Whisky has grown popular around the world in the last 10 years. New distilleries are opening, and old distilleries are trying to produce more whisky.
But as people make more whisky, they are also making more whisky waste – huge amounts of leftover grain and liquid.
Distillers do not have many options for what to do with this material. Some give it away to farms to feed animals.
Others pay over $300,000 per year to dispose of it.
And now, a company in Edinburgh, Scotland called Celtic Renewables is trying to make fuel with it.
What is draff anyway?
To understand whisky waste, you have to understand how whisky is made.
First, distillers take barley, corn or rye and turn the grain into mash. Then they combine the mixture with yeast. The yeast causes fermentation and creates alcohol.
Distillers heat the mash, create steam and then cool it down quickly. Alcohol vapor turns into liquid, ages, and eventually becomes whisky.
The used grain and water remain. In Scotland, the leftovers are called “draff” and “pot ale.”
Waste to biofuel
In 2015, Celtic Renewables received money from the Scottish government for their idea to turn draff and pot ale into fuel. The money has allowed the company to create a factory able to produce 500,000 liters of biofuel each year.
The company hopes to open the factory next year.
Martin Tangney is the president of Celtic Renewables. He thinks Scotland alone has enough raw materials from the whisky industry to produce 50 million liters of biofuel right away.
Tangney recently drove a car powered by his company’s fuel around a university in Scotland.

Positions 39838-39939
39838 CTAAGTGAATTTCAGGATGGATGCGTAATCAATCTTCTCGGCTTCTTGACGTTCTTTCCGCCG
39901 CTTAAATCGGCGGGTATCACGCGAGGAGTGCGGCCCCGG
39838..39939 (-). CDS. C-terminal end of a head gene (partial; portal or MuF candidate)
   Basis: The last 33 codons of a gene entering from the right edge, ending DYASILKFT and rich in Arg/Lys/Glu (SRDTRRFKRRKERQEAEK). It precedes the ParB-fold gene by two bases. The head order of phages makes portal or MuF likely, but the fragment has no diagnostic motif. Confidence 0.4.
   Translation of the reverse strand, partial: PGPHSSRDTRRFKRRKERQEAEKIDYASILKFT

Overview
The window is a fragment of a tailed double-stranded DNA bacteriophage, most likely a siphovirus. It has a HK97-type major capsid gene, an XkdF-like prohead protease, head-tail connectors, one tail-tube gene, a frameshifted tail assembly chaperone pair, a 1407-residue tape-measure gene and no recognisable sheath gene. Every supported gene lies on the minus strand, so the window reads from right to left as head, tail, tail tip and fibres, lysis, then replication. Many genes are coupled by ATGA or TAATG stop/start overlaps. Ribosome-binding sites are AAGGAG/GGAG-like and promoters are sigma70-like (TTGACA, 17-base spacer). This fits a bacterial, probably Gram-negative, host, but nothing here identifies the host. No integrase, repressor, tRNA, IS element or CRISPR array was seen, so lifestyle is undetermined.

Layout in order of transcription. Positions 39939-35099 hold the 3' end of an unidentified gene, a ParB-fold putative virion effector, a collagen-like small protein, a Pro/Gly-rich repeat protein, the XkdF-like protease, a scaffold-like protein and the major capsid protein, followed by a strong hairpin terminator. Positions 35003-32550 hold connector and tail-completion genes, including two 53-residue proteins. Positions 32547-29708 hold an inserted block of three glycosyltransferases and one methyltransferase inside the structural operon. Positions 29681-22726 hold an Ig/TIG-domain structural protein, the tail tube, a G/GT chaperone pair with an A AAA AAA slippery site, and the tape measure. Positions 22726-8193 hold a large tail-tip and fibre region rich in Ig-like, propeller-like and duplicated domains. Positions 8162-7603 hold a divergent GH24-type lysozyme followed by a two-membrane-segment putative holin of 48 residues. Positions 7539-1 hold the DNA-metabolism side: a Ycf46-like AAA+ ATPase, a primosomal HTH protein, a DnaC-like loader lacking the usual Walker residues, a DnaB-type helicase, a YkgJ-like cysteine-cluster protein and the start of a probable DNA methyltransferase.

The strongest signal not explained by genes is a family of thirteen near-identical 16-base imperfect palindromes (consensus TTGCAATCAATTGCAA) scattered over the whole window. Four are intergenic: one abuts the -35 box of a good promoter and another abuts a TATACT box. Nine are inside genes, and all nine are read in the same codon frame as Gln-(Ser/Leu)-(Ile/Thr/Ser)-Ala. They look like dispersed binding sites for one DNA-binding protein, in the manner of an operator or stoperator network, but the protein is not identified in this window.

“It's quite fitting to use a Ford for this historic drive as the original Model-T Ford ran on biofuel, and the fermentation that we've developed to put the fuel in this car is a hundred years old, proven at large scale.”
The goal is not to replace gasoline completely. It is to reduce gasoline consumption and figure out what to do with the leftover material from distilling whisky.
Tangney said his product can make up to 15 percent of commercial gasoline without drivers having to modify their engines.
"The whisky industry will now have a sustainable and reliable way of disposing of their residue,” Tangney said. "Plus we’ll create a brand new industry out of something that has no value whatsoever."
I’m Dan Friedell.
Dan Friedell wrote this story for Learning English based on reporting by VOANews.com and Reuters. Kelly Jean Kelly was the editor.
Would you drive a car powered by biofuel made from grain? We want to know. Write to us in the Comments Section or on our Facebook page.
Words in This Story
distillery – n. a place where alcohol like whisky or vodka is produced
mash – n. a wet mixture of crushed malt or grain that is used in making alcoholic drinks (such as beer and whiskey)
yeast – n. a type of fungus that is used in making alcoholic drinks (such as beer and wine) and in baking to help make dough rise
fermentation – n. a chemical process that results in the production of alcohol
steam – n. the hot gas that is created when water is boiled
biofuel – n. fuel that can power vehicles or engines made from natural substances instead of oil
reliable – adj. able to be trusted to do or provide what is needed : able to be relied on
residue – n. a usually small amount of something that remains after a process has been completed or a thing has been removed